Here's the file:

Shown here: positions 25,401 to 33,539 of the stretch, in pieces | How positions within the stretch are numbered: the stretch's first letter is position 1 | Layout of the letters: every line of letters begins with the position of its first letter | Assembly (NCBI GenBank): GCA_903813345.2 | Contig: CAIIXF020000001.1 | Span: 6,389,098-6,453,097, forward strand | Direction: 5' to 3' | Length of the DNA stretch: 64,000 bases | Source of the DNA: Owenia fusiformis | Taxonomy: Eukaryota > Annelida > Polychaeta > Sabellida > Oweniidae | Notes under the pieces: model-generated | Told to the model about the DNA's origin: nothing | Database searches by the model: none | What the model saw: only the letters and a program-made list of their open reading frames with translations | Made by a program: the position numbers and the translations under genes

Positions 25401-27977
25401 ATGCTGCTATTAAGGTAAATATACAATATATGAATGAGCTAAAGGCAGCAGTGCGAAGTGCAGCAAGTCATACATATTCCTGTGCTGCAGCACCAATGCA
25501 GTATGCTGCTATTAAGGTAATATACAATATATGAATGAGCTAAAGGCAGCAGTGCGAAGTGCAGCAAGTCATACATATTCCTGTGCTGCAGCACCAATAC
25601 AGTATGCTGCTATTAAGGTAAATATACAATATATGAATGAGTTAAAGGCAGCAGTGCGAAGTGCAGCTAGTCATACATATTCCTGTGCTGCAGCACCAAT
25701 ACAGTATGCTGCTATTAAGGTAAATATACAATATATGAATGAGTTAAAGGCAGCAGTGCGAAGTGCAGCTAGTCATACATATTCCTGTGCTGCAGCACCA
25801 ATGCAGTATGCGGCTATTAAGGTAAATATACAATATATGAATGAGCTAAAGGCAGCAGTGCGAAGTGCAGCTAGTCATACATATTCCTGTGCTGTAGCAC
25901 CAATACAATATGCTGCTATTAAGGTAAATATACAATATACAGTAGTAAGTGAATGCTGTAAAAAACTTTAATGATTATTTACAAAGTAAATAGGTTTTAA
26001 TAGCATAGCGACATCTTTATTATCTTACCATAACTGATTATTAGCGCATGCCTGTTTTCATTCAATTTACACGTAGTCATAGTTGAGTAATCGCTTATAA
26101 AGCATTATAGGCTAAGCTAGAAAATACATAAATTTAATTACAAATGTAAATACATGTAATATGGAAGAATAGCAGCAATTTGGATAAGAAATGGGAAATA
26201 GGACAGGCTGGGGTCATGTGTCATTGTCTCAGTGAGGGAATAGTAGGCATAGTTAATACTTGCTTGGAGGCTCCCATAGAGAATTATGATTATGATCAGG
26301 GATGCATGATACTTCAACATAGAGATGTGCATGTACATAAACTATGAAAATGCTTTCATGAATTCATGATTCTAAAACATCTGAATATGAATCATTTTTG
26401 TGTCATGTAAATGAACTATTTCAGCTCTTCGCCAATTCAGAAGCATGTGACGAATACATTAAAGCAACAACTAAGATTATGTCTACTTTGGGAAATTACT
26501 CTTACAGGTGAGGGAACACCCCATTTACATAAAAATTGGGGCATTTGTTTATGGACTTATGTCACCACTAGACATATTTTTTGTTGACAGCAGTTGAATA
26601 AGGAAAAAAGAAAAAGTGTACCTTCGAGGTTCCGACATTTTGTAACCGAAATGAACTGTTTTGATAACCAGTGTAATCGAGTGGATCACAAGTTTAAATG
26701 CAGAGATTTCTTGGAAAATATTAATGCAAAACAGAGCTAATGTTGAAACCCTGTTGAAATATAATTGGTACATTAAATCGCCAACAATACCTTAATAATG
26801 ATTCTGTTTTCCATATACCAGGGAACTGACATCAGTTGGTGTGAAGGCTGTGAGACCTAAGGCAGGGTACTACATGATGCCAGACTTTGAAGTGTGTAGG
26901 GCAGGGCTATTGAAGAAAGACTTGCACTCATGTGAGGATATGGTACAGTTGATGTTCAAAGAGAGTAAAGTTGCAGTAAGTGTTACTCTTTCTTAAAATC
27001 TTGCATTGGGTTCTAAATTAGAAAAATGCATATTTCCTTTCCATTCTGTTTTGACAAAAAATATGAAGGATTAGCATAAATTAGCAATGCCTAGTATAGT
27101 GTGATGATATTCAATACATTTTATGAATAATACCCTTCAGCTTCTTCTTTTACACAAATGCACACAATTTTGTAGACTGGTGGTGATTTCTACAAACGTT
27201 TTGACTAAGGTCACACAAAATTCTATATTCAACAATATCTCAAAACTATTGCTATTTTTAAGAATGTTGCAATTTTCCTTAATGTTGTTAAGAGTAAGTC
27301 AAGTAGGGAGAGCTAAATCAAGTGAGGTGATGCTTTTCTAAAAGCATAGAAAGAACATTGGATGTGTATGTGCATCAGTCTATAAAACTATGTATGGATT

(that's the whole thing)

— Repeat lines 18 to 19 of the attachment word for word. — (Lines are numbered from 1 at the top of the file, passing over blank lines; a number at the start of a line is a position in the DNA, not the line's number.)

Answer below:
26901 GCAGGGCTATTGAAGAAAGACTTGCACTCATGTGAGGATATGGTACAGTTGATGTTCAAAGAGAGTAAAGTTGCAGTAAGTGTTACTCTTTCTTAAAATC
27001 TTGCATTGGGTTCTAAATTAGAAAAATGCATATTTCCTTTCCATTCTGTTTTGACAAAAAATATGAAGGATTAGCATAAATTAGCAATGCCTAGTATAGT